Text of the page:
Drain Pool Water?

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  #1  
Old 12-24-05, 10:27 AM
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Drain Pool Water?

I had my water sample checked last weekend with a local pool supplies store. The rep asked how old was my pool and if I have drained it? His logic was that water gets tired. Is that a true statement?
 
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Old 12-26-05, 07:21 PM
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Are you (not you, but the sales rep at your local store) serious??

I would (seriously) go back to the owner of that store and suggest to them that they start doing drug testing on their employees

what were your sample results? and just in case I've missed something, explained what he meant by "water getting tired" --- do the molecules max out their 401(k)s or something and retire??

good luck ---
 
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Old 12-31-05, 08:43 AM
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Water Tired?

Thanks for the reply. Water sample results were fine. He added that water should be drained after two years. It's difficult to find a reputable pool store. The other place I used to go always find something wrong (I need this and that). That's why I'm back to my test kit.
 
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Old 01-08-06, 04:29 PM
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Water

Did the "very helpful" clerk test the TDS (Total disolved Solids), High TDS is one of the only reasons to drain pool water but chances are if the pool is only 2 years old the TDS should be fine. If you ever find a good pool store you should post it. (I won't hold my breath)
 
  #5  
Old 01-14-06, 07:30 AM
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tired water

WOW ! I have been in the pool business for over 25 years and this is a first for me, "tired water". Maybe it was a "lazy sales person". What is actually wrong with the pool water, is it cloudy? green? etc. If it looks ok and the chlorine, ph, and total alk all ok then i wouldnt worry. just keep those 3 things perfect and you should have no worries.
 
  #6  
Old 01-19-06, 04:47 PM
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They may have been wanting to sell you all the chemicals you would need when you refilled it.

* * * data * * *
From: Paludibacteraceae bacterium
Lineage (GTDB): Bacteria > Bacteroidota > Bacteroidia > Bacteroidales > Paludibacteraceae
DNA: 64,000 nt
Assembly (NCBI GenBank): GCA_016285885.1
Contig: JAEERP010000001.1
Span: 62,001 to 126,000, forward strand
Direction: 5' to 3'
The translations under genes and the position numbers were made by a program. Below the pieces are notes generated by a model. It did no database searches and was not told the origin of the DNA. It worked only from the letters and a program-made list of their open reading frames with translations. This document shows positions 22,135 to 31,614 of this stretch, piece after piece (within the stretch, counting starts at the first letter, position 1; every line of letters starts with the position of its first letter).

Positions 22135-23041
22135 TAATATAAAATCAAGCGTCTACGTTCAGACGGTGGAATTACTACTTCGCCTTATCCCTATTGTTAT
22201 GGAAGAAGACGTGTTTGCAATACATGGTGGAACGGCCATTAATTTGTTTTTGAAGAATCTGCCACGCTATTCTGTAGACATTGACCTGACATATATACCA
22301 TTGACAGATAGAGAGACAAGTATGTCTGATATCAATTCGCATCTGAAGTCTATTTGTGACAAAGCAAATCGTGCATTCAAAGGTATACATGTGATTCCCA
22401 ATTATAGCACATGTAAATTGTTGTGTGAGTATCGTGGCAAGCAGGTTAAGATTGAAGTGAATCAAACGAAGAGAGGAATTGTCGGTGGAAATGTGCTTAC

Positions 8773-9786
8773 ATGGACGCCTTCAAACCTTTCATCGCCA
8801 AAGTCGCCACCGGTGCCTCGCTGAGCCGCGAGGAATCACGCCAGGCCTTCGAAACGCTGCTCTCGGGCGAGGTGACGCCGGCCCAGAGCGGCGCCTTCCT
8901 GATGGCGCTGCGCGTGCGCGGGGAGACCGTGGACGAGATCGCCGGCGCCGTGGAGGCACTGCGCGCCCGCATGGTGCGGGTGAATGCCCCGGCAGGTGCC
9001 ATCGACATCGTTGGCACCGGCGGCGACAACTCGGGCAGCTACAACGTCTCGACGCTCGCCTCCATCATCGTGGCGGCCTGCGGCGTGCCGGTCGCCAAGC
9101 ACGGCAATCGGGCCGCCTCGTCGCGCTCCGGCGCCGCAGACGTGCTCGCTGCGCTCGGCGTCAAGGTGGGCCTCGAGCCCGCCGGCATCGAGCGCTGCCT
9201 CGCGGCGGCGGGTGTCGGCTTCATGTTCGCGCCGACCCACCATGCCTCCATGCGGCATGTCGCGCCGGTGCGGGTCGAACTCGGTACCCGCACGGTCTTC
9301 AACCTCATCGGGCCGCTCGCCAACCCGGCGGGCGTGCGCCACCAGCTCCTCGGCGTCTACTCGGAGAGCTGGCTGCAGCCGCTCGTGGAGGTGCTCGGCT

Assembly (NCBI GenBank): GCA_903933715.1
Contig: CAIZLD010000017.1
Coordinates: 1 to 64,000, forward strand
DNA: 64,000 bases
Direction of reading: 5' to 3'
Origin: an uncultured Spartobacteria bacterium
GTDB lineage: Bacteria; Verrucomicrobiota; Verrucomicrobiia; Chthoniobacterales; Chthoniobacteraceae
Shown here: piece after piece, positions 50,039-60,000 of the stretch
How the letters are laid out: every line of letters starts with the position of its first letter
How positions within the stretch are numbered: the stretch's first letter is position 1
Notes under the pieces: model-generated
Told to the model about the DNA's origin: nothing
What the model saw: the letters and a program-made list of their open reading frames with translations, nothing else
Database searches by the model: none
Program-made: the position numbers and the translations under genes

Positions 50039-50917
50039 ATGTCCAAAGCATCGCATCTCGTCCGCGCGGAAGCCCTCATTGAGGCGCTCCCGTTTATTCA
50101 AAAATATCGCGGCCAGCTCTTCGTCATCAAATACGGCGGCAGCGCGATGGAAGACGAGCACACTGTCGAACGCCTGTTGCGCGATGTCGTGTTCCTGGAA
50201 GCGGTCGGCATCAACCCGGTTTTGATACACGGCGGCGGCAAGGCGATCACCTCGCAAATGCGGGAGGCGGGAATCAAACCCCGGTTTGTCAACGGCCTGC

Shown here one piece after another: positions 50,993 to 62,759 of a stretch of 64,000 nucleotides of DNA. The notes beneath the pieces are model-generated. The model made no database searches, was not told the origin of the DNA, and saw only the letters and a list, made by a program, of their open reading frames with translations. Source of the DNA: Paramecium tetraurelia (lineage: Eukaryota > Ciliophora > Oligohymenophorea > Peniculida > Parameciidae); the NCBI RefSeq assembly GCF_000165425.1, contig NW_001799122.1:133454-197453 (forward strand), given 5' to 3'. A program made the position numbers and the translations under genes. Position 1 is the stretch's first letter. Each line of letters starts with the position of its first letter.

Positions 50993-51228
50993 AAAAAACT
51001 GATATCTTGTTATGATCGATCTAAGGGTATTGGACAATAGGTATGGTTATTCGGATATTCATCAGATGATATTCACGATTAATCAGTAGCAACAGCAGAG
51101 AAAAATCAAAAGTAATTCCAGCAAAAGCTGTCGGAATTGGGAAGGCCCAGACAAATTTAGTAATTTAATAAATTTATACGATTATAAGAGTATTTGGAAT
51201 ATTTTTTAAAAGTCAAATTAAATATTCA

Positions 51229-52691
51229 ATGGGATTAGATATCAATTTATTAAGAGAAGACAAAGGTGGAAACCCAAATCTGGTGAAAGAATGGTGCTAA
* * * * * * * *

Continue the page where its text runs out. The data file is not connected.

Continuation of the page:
#7  
Old 01-20-06, 06:53 AM
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I KNOW THAT GUY !!!! he wanted to flush the summer air out of my tires and fill them with winter air . must have thought i was an idiot. it was only september
 
  #8  
Old 01-31-06, 07:16 PM
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Originally Posted by jun54e
I had my water sample checked last weekend with a local pool supplies store. The rep asked how old was my pool and if I have drained it? His logic was that water gets tired. Is that a true statement?
Hah!

On the other hand, depending on your water rates, it can be cheaper if the water gets badly out of balance to just drain it and refill it will tap water which is closer to the chemical levels you need.

It might cost $15 to refill a pool, or $150 in chemicals to get it to what tap water would be at.
 
  #9  
Old 02-01-06, 09:23 PM
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Tired water and Winter air....I thought a buddy of mine was foolish for buying a screen door for his submarine. Oh well, back to my underwater firefighting!
 
  #10  
Old 02-16-06, 07:12 AM
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Empty pool floating up and away

Someone sent me this picture of a pool that was drained completely dry, evidently during the raining season when the water table was high.

http://home.comcast.net/%7Ekelsi.detweiler/floatingpool.html

I can only imagine how I would feel if I took that guys advice without thinking and then ended up with this nightmare.

I wonder if this happens frequently, has anyone else ever seen an empty pool "float" up out of the ground like this?
 
  #11  
Old 02-17-06, 05:27 AM
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Originally Posted by phildetwei
Someone sent me this picture of a pool that was drained completely dry, evidently during the raining season when the water table was high.

http://home.comcast.net/%7Ekelsi.detweiler/floatingpool.html

I can only imagine how I would feel if I took that guys advice without thinking and then ended up with this nightmare.

I wonder if this happens frequently, has anyone else ever seen an empty pool "float" up out of the ground like this?
It's not impossible, certainly if you live in an area with a high water table.

Even a septic tank will float if it is empty.

If it's a concern, drain the pool only half-1/3 of the way empty then refill.
 
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